While these temperatures mainly impacted some of American Airlines’ smaller jets with less powerful engines, bigger jets will also be affected if temperatures scorch ever higher.
"This points to the unexplored risks of changing climate on aviation," said co-author Radley Horton, a climatologist at Columbia University, in a statement. "As the world gets more connected and aviation grows, there may be substantial potential for cascading effects, economic and otherwise."
The authors estimate that if emissions continue to rise at their current rate, fuel capacities and payload weights will need to be reduced by around 4 percent for certain aircraft on swelteringly hot days. This amounts to roughly 12 to 13 fewer passengers on an average 160-seat craft.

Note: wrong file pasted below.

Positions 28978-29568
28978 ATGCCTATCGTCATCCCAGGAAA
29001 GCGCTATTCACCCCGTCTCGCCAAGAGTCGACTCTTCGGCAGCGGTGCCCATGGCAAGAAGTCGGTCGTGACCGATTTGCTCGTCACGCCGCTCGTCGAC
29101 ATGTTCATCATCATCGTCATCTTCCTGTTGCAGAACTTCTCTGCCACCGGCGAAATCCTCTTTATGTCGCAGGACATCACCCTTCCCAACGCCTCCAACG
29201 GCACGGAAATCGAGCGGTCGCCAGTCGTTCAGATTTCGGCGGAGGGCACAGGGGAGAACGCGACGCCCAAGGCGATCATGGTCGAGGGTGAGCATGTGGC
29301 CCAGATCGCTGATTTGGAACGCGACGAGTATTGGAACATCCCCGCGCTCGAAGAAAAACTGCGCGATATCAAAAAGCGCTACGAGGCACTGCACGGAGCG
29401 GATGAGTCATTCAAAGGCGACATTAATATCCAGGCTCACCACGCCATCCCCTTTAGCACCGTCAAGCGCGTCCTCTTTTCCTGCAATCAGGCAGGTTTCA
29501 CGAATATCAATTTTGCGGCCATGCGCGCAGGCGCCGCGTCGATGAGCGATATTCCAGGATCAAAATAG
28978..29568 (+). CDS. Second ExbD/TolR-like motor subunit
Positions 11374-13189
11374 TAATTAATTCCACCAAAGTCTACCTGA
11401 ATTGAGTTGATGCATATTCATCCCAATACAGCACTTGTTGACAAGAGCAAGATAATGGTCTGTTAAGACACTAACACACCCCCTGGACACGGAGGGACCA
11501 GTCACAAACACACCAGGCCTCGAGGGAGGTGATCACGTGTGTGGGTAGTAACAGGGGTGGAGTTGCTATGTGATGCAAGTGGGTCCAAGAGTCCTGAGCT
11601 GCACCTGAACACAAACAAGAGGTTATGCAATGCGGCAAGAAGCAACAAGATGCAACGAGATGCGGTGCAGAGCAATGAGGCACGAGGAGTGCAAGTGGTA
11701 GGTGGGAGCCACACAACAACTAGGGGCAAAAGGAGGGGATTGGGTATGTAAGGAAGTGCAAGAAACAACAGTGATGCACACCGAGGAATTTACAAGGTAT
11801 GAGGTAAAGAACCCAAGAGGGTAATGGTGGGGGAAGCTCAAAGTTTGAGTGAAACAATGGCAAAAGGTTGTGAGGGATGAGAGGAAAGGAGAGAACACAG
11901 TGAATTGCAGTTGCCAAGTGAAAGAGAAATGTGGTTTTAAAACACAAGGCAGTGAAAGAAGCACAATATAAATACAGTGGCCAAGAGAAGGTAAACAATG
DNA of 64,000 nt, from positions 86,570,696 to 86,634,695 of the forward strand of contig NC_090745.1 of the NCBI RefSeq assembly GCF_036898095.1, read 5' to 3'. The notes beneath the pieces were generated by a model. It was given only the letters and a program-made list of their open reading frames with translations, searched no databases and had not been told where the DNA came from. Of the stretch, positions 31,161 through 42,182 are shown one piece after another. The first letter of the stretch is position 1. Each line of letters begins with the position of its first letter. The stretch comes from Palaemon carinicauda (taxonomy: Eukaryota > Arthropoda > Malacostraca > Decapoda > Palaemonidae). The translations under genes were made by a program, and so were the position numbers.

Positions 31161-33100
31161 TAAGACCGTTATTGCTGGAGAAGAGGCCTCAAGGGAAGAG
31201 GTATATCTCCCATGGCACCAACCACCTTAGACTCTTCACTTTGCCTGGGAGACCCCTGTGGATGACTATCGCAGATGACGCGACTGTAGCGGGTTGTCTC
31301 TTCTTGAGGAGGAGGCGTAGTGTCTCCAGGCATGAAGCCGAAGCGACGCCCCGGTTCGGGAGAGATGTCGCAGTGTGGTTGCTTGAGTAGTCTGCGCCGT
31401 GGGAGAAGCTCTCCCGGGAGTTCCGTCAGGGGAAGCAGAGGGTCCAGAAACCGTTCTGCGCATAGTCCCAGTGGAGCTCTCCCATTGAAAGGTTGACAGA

This is a double-edged sword for the aviation industry, as they are one of the major producers of carbon dioxide. Since pre-Industrial times, global temperatures have risen by 1°C (1.8°F), with much of that change occurring after 1980.
Steps can be taken: airlines can make longer runways, schedule flights during cooler temperatures, avoid mid-day heat surges, reduce the number of passenger seats available, and even redesign aircrafts.
In the case of climate change though, let’s not fly away with flights of fancy – it is a real and pressing threat.